The writings of the author seem to be designed to provoke movement in grief, to give the grieving person a different perspective, a way to begin to think about how life has changed, and will change more.
Armchair Interviews says: For someone who needs some inspiration, a sense that they are not alone in this experience, and a way to find brief, accessible musings on grief, this book could be very helpful.
Thank you for the comforting thoughts Mar 3, 2006
I wish I had a copy of "Sheltering Thoughts" to read after my dad died. His sudden passing was confusing and numbing to me and all of my family.
I now keep this collection of inspirational thoughts close at hand. Its passages continue to give me a great deal of comfort whenever I'm missing Dad.
This book is my first recommendation to anyone experiencing the deep feelings of grief and loss.
Highly recommended by Allbooks Reviews Feb 25, 2006
Genre: Grief/Inspiration Title: Sheltering Thoughts AUTHOR: Sharon Gilchrest O'Neill For life and death are one, Even as the river and the sea are one. Kahil Gibran
Losing a loved one is part of life but a most difficult and emotional time for all of us. Sharon Gilchrest O'Neill has experienced grief both personally and professionally. As a psychotherapist and consultant, she joined the caring group of professionals that founded the first freestanding hospice in the United States. This book is the result of years of professional experiences with those that have passed on and those that were left behind.
Sheltering Thoughts is the ideal little book for someone who has recently experienced the loss of a loved one. Although a sympathy card is appreciated, this book will help them deal with their grief in a positive way. Each page is filled with inspiration, encouragement and support. The rhythmic poetry and lyricism make this book an enjoyable read in a difficult time. Famous quotes add interest and retrospect to the message.
Filled with heartfelt emotion and a depth of understanding that only one who has worked with the grief stricken could have, Sheltering Thoughts is well written and well presented in 147 pages. The book is small enough to keep in a purse or pocket enabling it to become a comforting traveling companion. A portion of the proceeds will benefit hospice work.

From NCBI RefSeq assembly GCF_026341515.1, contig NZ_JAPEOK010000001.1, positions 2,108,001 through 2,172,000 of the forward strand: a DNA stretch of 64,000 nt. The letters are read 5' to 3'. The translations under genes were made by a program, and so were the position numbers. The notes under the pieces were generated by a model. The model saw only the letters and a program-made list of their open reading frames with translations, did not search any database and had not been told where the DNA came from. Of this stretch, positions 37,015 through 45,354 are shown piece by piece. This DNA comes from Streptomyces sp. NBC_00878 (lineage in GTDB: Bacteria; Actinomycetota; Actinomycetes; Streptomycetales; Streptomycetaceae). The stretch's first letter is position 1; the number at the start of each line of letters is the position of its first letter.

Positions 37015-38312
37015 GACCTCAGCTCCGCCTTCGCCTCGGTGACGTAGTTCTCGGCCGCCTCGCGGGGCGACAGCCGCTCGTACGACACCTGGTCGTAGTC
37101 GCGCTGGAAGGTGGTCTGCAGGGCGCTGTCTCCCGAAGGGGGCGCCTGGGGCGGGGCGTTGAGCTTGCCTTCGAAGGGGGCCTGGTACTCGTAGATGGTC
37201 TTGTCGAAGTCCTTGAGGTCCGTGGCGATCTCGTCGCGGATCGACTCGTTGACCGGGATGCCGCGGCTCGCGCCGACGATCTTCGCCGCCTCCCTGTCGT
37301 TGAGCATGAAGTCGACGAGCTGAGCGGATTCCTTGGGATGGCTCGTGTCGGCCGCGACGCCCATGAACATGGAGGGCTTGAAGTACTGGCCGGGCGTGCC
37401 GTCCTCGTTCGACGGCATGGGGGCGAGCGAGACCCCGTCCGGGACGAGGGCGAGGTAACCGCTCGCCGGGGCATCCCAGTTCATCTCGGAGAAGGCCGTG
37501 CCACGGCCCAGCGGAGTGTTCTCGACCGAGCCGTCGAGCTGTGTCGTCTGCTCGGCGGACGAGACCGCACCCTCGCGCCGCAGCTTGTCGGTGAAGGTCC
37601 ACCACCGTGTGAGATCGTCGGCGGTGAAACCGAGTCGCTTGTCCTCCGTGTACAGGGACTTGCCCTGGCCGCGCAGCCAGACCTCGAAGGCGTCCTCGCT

Recommended by Reviewer: Shirley Roe, Allbooks Reviews.
Like most `Baby Boomers', I find myself at more funerals than weddings lately, so (following the suggestion of an earlier reviewer) I have started keeping a couple of copies of Sheltering Thoughts on hand and at the ready. I never know what to say at funerals (what can you say?), so I simply give this gift book filled with words of comfort, support and peace. The author's hospice and family therapist experiences and sensitivities are evident in her tasteful assembly of sayings, poems, and lyrics and in her own personal comments as well. When I read it myself, I found it to be a very moving read that stimulated a surprisingly peaceful contemplation of my own mortality.
One of the things I like most about this book is the feedback I get from the recipients. Different people are comforted by, and hence remember, different passages but the book seems to be appropriate for anyone regardless of their religious beliefs (or non-beliefs), and in that delicate regard this book is a safe and universal gift.
The appreciation from recipients (three so far) has been heart-felt and they said that they too will give it as a gift when the situation arises. It appears that Sheltering Thoughts fills a void not addressed by the traditional bereavement approaches. It is more distinctive, intimate and lasting than a card or flowers, and it is easy to mail when I cannot attend personally. It was written just in time for my generation.